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Why do birds crash into solar panels?

Speed read
  • Hundreds of thousands of birds die annually from collisions with solar panels
  • Investigating these deaths takes time and effort that solar facilities don’t have
  • Machine learning and computer vision helps researchers discover more about what’s going wrong

Billions of birds die annually from collisions with windows, communication towers, wind turbines, and other human-made objects. One reason is that birds see a reflection of the sky in the object and think they’re flying into an unobstructed path.

<strong>Thousands of birds die each year</strong> from colliding with solar panels. New research hopes to better understand—and ultimately prevent—those deaths. This is even a problem for solar panel facilities, which see up to 138,000 bird deaths per year in the US from collisions with equipment. Though damage to the solar panels is minimal, officials worry about the impact these structures have on local wildlife. To combat the problem, the Department of Energy (DOE) has awarded Argonne National Laboratory $1.3 million to develop a system that can automatically monitor bird activity.

Adam Szymanski, a software engineer at Argonne, spoke with us about the challenges the team face, as well as how a model designed to track drones is already working to keep an eye on birds.  

Too much to do

At the moment, the only way to track bird deaths at solar panel facilities is to have a human walk around and collect the bodies. This prevents researchers from collecting a valuable amount of data. That’s why Szymanski and his colleagues are working on a means to automate the process.

<strong>Learning to recognize birds. </strong> A series of video frames are used for the computer model to learn what birds look like. Courtesy Argonne National Laboratory.“We've come up with a camera system that can automatically detect a moving object in the area and then classify if it's a bird or not,” says Szymanski. “Then, the system should be able to classify if the bird collided with anything or what other activity it's actually doing. This is all done using machine learning and computer vision.” 

The researchers are relying on high-performance computing (HPC) to train this bird-spotting system. Argonne Blues is being tapped for two important jobs: processing the data and training classification models.

“That's one great benefit of being at Argonne,” says Szymanski. “We have a fairly large HPC center right next door to my building.”

Currently, the team is working with ten hours of footage per day from eight cameras across a one-month timeframe. This is then broken down into thousands of five-minute clips, which are processed in parallel. The resulting data is then used to create a machine learning model that can detect if a bird is in a frame or not.

<strong>Real-time bird detection.</strong> The ultimate aim of the study is to develop an edge computing model that will work within the camera itself rather than require processing offsite at a later date. Courtesy Argonne National Laboratory. All of this is building toward an edge computing model which should be able to work within the camera itself. Processing this video data later on an offsite machine would defeat the purpose of devising a more efficient means of tracking birds, so it’s important that this kind of work eventually takes place in real time where the camera is.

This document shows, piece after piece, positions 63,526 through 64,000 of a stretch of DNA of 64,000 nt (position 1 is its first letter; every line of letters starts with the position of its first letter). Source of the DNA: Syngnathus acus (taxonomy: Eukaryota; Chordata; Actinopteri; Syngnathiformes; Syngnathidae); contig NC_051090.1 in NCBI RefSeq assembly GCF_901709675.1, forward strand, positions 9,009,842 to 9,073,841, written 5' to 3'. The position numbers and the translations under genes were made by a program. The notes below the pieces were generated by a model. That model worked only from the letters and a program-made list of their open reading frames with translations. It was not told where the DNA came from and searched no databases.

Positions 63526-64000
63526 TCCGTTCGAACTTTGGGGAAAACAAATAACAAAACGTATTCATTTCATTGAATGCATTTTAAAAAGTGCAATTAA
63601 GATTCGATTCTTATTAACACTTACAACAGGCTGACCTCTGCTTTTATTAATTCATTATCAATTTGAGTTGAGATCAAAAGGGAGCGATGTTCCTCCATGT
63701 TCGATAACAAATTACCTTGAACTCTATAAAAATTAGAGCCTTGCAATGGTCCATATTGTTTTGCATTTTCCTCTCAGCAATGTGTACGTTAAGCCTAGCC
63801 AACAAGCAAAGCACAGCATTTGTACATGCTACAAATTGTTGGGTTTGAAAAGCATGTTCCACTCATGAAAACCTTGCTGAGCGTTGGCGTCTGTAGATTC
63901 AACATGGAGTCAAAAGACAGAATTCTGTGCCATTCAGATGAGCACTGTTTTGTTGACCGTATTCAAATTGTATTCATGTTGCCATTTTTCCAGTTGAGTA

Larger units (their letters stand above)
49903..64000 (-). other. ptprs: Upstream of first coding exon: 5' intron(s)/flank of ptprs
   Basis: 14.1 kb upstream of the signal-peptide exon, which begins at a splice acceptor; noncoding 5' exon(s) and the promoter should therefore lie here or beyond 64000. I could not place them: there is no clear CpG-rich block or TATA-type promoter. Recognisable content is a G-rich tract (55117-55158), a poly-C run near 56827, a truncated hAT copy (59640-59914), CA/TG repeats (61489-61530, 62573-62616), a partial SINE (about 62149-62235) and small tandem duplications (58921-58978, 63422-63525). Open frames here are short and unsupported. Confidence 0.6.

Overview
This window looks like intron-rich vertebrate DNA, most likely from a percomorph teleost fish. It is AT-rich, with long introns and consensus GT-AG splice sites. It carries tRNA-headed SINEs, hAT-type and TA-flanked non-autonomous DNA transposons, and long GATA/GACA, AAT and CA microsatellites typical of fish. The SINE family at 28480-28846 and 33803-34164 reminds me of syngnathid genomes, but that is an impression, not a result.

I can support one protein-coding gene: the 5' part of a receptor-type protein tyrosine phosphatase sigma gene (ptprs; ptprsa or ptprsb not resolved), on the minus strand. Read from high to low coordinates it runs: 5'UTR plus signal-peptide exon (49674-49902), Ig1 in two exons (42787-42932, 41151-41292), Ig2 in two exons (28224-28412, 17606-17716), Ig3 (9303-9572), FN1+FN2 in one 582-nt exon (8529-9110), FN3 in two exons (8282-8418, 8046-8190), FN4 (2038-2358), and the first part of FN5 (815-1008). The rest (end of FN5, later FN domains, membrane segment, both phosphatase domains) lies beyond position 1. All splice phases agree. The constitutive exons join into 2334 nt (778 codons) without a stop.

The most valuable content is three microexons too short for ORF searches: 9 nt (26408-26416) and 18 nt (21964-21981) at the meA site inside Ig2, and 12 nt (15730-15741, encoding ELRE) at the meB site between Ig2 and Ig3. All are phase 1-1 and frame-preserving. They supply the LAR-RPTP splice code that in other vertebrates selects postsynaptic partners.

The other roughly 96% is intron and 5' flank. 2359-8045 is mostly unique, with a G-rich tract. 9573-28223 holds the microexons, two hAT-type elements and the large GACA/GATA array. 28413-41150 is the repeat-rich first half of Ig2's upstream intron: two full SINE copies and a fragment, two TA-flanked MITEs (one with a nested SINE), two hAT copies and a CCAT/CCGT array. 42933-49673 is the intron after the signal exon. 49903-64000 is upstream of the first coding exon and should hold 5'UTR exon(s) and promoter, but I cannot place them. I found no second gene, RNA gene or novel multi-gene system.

The HPC-powered Argonne Blues isn’t the only resource the researchers drew from. In fact, the technology behind this bird identification system is based on a model that was built to detect drones flying in the sky.

Eye to the sky

To a computer, picking a drone out of a sky is not that much different than noticing birds. In both cases, the model needs to be trained to categorize random items (i.e., a drone or not a drone) and do so in real time at the edge. 

While many drone detection systems try to locate drones via their radio signals, it doesn’t always work since drones don’t need to transmit signals at all times. That’s why Szymanksi helped create a computing model that uses upward-facing cameras to monitor the skies for drones. 

Despite the similarities in the two tasks, Szymanski is quick to point out the differences. 

<strong>Flight paths.</strong> Red boxes indicate birds spotted at Argonne’s solar facility. Flight paths prior to perching are shown with red lines. Courtesy Argonne National Laboratory. “Drones usually have some kind of propeller that a computer can pick out,” says Szymanski. “A bird flaps its wings as it’s flying, so when its wings are out it's fairly recognizable as a bird. But when its wings are in (for example, when gliding) it essentially just looks like a black dot, so it becomes harder to classify.”

The new bird detection model also differs in what it looks at. While the drone model monitored an empty sky, the cameras at solar facilities will be directed at the panels themselves. This brings more objects into the camera’s line of “sight,” which complicates the detection process. But Szymanksi believes all this hard work is toward a good cause. 

The number of birds that perish at solar panel facilities pales in comparison to other environmental calamities. But for a long time, we humans have put our needs above those of the natural world. Projects like this one, that combine conservation with renewable energy are vital because they are a tangible recognition that nature’s wellbeing shouldn’t be an afterthought.

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